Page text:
The therapist achieves these stages by employing eight different phases of treatment:
- Phase 1: History-taking
- Phase 2: Preparing the client
- Phase 3: Assessing the target memory
- Phases 4–7: Processing the memory to an adaptive resolution
- Phase 8: Evaluating treatment results
- (Shapiro, 2017)
Phase 1: History-taking. The therapist gets a complete history of their client and conducts an appropriate assessment so they can work together to identify targets for treatment, including targeting memories, triggers, and any future goals the client may have.
Phase 2. Preparing the client. The therapist explains the treatment and introduces the survivor to the procedures, practicing the eye movement component. The therapist helps their client to practice affect management, leading them through the safe/calm place exercise.
Phase 3: Assessing the target memory. This phase of EMDR treatment activates the memory that is being targeted by identifying and assessing each of the memory components: image, cognition, affect, and body sensations.
Phases 4–7: Processing the memory to an adaptive solution. In this phase, the client focuses on a memory while engaging in eye movements led by the therapist. The survivor reports if new thoughts have emerged. The therapist uses standardized procedures to determine the focus of each set of eye movement treatments. If necessary, the process is continued in more sessions until the client reports that the memory is no longer distressing.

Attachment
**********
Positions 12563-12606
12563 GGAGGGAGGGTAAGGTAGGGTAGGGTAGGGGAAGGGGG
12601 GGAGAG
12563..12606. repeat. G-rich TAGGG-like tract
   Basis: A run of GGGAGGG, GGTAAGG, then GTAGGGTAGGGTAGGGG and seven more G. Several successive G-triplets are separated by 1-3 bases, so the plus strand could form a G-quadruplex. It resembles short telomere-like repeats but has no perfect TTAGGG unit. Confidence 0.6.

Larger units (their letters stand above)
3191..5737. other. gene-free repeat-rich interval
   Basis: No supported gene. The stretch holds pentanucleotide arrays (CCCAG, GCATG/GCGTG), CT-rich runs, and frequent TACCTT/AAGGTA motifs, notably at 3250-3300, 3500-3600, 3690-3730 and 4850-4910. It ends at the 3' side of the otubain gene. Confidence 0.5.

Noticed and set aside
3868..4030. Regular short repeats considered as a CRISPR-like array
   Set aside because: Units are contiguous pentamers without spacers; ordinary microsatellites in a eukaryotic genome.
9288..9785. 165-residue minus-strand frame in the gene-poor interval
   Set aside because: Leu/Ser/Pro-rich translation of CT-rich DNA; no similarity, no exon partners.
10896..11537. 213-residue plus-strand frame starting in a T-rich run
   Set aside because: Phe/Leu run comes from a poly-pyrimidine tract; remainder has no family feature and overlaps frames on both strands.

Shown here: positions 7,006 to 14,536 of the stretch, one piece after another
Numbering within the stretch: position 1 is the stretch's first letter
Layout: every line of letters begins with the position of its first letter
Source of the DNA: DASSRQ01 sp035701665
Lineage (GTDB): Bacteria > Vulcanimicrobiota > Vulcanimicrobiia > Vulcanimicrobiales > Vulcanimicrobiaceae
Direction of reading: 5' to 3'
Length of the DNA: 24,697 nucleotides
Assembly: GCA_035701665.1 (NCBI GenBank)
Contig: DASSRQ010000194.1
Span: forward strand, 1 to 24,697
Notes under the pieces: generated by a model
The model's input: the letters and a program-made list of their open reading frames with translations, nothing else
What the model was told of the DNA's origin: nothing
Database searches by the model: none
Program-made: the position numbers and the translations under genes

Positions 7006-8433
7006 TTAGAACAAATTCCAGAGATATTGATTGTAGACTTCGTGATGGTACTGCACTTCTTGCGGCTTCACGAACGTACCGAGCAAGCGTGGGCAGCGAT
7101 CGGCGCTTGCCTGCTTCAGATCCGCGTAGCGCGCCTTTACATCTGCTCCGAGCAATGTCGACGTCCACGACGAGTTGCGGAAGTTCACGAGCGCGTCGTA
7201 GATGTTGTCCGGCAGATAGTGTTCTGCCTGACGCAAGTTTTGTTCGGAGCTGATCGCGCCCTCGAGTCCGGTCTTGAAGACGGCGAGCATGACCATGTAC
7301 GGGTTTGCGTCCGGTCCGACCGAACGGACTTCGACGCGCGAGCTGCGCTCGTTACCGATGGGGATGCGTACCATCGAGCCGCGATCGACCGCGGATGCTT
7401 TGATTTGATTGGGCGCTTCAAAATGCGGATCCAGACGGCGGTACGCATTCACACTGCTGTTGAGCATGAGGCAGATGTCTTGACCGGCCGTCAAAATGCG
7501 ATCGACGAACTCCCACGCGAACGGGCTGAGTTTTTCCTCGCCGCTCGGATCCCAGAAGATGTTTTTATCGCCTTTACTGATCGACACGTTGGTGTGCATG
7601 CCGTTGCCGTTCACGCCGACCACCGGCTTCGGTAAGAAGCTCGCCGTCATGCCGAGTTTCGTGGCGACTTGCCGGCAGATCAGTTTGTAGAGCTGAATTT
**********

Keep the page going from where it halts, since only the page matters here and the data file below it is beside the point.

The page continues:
Phase 8: Evaluating treatment results. If the targeted memory was not fully resolved in the session, instructions, and techniques to remain safe and to provide containment until the next session are discussed. Each session ends and begins with a reevaluation of how effective EMDR is for the survivor, what memories may have emerged since the last session, and what works for the client.
Processing a specific memory can be completed in one to three sessions. EMDR does not expose the person receiving treatment to distressing memories or detailed descriptions of the traumatic event.